Cut the Crap This Christmas

Let's swap gift giving for memory making

Last Friday, I stood in my basement, hands on hips, surveying the amount of stuff my boyfriend and I have accumulated over years of cohabitation. Homeless stuff that doesn’t have a place to “live” in our house, so it just hangs out, leaning against walls or buried in the closet. We have too much crap, I thought before chuckling to myself. The only reason I was in the basement was to search for a string of twinkle lights to hang in our front window for Christmas. And Christmas is, after all, the culmination of our addiction to crap.

In fact, as I was digging through cardboard boxes, hunting for holiday decorations, thousands of Americans were pushing, shoving, cursing, and pepper-spraying their way through malls in search of the best deals on crap to give to family and friends.

Quick survey: How many gifts do you give each Christmas (or Hannukah or whatever winter gift-giving holiday you prefer) without knowing for sure that the recipient will truly like it? Ugly sweaters. Tacky jewelry. Body lotion that makes you break out in hives. Cologne that smells terrible. Gift cards to stores you don’t even shop at. I suspect there are very few among us who haven’t received and given gifts just for the sake of package-opening.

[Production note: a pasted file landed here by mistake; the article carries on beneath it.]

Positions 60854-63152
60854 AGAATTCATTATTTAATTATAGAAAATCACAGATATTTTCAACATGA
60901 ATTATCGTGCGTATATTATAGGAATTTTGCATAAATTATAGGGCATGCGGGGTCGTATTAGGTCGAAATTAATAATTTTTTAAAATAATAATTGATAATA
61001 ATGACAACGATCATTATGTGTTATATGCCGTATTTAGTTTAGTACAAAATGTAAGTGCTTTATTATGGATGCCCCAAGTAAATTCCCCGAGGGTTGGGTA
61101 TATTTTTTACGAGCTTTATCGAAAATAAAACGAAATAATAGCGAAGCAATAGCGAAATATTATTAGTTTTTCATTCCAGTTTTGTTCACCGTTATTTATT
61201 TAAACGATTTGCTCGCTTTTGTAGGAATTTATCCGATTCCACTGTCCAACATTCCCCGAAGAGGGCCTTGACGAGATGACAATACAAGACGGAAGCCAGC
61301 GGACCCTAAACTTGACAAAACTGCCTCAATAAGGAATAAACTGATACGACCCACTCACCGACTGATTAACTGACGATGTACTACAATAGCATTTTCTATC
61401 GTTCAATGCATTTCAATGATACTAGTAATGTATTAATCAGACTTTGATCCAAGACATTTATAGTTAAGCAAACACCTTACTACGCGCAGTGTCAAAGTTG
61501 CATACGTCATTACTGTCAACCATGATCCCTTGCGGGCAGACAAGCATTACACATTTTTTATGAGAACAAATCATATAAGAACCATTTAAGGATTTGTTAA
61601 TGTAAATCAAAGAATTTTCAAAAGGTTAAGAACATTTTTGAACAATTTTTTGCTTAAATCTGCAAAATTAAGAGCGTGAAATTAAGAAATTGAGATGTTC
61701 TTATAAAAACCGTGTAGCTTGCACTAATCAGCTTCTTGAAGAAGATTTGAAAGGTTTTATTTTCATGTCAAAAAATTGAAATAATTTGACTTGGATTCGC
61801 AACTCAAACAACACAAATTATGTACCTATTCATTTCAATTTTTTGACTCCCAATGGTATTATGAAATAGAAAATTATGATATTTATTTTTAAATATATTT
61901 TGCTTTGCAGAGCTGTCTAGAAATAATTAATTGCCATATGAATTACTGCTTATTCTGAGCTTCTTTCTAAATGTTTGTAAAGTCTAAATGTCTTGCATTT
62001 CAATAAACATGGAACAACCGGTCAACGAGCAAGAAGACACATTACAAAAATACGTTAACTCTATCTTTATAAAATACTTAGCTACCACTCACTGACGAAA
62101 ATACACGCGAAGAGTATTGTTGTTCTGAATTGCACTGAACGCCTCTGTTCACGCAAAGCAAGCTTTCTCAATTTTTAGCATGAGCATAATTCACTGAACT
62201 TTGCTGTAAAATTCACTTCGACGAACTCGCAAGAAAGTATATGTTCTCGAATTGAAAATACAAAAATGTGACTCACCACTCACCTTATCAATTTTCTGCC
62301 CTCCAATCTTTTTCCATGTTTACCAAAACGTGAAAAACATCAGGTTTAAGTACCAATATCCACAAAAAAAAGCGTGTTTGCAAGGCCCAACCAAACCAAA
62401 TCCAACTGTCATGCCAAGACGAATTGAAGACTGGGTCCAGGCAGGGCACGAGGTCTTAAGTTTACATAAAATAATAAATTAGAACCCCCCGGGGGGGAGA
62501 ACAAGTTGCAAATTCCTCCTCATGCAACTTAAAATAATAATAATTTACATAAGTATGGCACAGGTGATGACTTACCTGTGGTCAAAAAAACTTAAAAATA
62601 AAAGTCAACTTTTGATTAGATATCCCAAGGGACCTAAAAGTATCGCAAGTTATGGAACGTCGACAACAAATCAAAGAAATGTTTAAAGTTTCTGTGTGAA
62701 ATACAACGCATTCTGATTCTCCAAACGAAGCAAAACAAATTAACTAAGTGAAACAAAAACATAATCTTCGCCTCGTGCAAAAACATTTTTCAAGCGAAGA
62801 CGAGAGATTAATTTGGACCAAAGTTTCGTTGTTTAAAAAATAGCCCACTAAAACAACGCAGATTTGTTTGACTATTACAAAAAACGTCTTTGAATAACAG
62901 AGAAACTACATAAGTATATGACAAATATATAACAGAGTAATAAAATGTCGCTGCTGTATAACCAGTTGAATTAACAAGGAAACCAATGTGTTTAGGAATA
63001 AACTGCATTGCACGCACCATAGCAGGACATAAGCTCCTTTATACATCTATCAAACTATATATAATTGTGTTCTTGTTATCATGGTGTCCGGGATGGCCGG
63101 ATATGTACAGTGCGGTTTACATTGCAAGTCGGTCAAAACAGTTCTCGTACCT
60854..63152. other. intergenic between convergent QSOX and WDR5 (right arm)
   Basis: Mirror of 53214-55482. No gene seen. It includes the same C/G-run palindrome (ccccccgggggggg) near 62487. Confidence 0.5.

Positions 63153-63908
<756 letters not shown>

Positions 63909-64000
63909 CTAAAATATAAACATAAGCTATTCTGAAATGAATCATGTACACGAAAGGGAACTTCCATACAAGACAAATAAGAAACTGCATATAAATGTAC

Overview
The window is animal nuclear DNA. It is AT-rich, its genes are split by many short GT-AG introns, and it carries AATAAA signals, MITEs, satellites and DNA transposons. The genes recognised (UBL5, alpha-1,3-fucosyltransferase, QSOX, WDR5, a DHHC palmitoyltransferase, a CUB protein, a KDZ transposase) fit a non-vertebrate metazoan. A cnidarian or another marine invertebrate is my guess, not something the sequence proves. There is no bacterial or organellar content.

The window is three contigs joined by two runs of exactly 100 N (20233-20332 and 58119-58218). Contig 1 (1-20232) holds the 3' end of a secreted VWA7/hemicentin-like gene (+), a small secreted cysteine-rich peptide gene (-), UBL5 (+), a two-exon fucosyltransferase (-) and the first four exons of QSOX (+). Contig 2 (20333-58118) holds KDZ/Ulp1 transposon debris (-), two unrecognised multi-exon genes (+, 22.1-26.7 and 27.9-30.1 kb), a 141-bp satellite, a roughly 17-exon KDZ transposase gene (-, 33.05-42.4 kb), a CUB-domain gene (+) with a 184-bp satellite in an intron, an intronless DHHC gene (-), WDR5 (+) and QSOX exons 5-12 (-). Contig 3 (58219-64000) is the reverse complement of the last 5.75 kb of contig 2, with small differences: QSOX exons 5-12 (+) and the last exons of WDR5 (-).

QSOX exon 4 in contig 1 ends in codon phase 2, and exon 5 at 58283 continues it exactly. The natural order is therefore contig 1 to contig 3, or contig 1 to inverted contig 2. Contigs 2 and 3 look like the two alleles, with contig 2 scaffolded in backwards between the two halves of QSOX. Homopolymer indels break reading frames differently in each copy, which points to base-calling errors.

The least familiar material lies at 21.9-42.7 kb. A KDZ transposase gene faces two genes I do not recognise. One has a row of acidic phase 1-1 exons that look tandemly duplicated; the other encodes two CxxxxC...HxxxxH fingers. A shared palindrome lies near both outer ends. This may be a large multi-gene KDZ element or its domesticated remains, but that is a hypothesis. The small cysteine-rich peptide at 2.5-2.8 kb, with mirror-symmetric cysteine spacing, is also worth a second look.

So, let’s just stop that. Let’s forget the crap. This Christmas, don’t give things. Give experiences.

It sounds a little hokey—but the practice is legit. A study by a researcher at San Francisco State University shows that “in the long run, experiences make people happier than possessions.” Long story short: The joy that comes from owning a thing doesn’t last nearly as long as the happiness that comes from a positive memory.

Philly is brimming with memory-making experiences. A day at the spa. Theater tickets. Better yet—orchestra tickets. (They sure could use the support these days.) A helicopter ride over Boathouse Row! My favorite thing to give families with kids: A family membership for the Philadelphia Zoo. It costs about a hundred bucks—the price of one and a half visits for a family of four—and includes unlimited, year-round admission and parking. The best thing about all these suggestions? In addition to creating a fun experience, not one of them requires anyone to own more stuff.

Before you jump down my throat: I’m not suggesting a Franciscan, possession-free existence. Surely children should have a few packages to open on Christmas morning. But wouldn’t we all like to cut some crap out of our lives? Or some cases, our basements.